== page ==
U.S.S. Biddle CG 34 (Guided Missile Cruiser)
Built by Bath Iron Works in Maine and commissioned into the US Navy in January 1967, U.S.S. Biddle was Belknap class guided missile cruiser, named for Nicholas Biddle, a captain of the Continental Navy during the American Revolutionary War. Biddle initially served in the Pacific fleet, including several tours in Vietnam.
In 1968, Biddle completed its first deployment to Vietnam and in returning to the United States completed a circumnavigation of the globe. Biddle returned to Vietnam the following year. Upon completion of the ships several combat assignments, this time the cruiser returned home via the Panama Canal.
The pattern continued through the early 1970s, with Biddle performing fleet support duties off Vietnam before returning to Norfolk, Virginia through 1972. After extensive upkeep following this deployment, Biddle shifted its attentions to the Atlantic, operating in European waters, the Mediterranean and the Caribbean.
Several Mediterranean cruises took place through the 1970s, during one of which Biddle took part in the unsuccessful search for survivors from a TWA 707 which crashed in the Ionian Sea. In 1975 the ship was overhauled extensively in the yard in which it was built. At that time Biddle, henceforth classified as a destroyer leader, was reclassified as a cruiser as part of a general reclassification of US Naval ships.
In the late 1970s, Biddle operated in the Black Sea, part of the US Navy’s response to the growing Soviet naval presence there. The early 1980s found Biddle involved in operations near Lebanon. Later in the decade, Biddle was part of the task force sent to contest Libyan denial of freedom of the seas in the Gulf of Sidra.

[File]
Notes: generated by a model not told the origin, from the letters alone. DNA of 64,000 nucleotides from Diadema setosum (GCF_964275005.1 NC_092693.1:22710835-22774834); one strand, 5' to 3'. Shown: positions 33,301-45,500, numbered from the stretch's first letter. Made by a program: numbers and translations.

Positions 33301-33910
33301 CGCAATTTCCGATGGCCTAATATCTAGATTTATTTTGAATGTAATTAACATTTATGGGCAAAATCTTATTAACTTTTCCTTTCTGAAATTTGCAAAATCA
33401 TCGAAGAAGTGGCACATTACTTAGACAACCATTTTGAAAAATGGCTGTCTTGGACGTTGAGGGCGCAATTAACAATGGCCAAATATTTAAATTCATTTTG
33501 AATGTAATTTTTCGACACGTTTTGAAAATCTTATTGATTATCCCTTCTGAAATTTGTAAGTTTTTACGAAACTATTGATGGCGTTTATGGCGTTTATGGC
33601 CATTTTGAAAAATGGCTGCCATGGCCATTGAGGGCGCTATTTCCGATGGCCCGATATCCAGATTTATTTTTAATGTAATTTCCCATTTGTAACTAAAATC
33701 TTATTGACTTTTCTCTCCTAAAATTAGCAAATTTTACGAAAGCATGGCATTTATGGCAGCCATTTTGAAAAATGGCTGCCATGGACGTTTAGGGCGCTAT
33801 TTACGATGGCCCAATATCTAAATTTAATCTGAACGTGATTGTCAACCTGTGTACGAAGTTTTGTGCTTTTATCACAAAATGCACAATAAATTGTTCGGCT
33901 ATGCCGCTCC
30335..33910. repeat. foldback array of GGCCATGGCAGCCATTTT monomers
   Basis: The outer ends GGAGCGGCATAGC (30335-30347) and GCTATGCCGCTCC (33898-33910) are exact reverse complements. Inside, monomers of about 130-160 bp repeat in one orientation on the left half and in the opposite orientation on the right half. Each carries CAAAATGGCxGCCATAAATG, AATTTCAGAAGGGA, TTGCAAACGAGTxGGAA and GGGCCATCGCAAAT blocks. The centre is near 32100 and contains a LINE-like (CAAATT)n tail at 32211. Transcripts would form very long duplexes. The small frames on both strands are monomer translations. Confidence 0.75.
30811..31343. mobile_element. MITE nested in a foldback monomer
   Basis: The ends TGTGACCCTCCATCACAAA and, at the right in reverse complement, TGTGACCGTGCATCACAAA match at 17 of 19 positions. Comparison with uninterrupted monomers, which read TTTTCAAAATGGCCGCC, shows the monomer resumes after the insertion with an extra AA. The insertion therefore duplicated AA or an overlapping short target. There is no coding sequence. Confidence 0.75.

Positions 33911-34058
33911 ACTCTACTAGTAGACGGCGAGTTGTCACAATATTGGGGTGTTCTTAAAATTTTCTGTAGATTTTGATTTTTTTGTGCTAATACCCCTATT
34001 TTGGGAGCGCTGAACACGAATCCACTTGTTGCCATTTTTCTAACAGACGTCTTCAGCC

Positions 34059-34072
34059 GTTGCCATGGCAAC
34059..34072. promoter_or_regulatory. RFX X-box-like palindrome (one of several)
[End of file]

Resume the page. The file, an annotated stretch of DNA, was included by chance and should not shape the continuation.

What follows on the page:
In the late 1980s and beyond, Biddle operated in support of operations confronting Iraq, including support of Operation Desert Shield and Operation Desert Storm. During the buildup of coalition forces leading to the ejection of Iraqi forces from Kuwait, Biddle stopped freighters at sea in the region to inspect cargo for contraband items as determined by the United Nations to be denied to Iraq. Ultimately Biddle stopped and searched over three dozen vessels and seized one merchant ship in accordance with international law.
Decommissioned in 1993, Biddle was retained in the mothball fleet until sold for scrapping in 2000.
Asbestos Exposure on U.S.S. Biddle
When U.S.S. Biddle was built, over three hundred items containing or manufactured from asbestos were commonly used in ships constructed for the US Navy. Some were required by the ship’s specifications. Boilers, of which Biddle contained four, were commonly lined with asbestos. Gaskets requiring flame resistance were manufactured from materials containing asbestos. Bulkhead linings, deck tiles, overhead tiles, brake and clutch linings, fire dampers, ventilation system components, electrical panels, wiring insulation, insulation jackets for valves and pipe insulation were all manufactured from asbestos.
Virtually any item requiring insulation from heat was manufactured from or insulated with asbestos. This included the piping that ran throughout the ship, including through areas in which the crew ate and slept. Although harmless when contained, exposed asbestos releases microscopic fibers into the atmosphere, where they are dispersed by contact with clothing, hair, skin or by the ship’s ventilation system.
Deteriorating paint or insulation itself would frequently go undetected, especially when it was located in hard to reach areas, a situation common to all ships. The amount of asbestos-containing materials alone would have made the risk of exposure to asbestos high onboard U.S.S. Biddle even under the most ideal circumstances. Biddle’s lengthy career and frequent deployments underway in extreme environmental conditions would have increased that risk.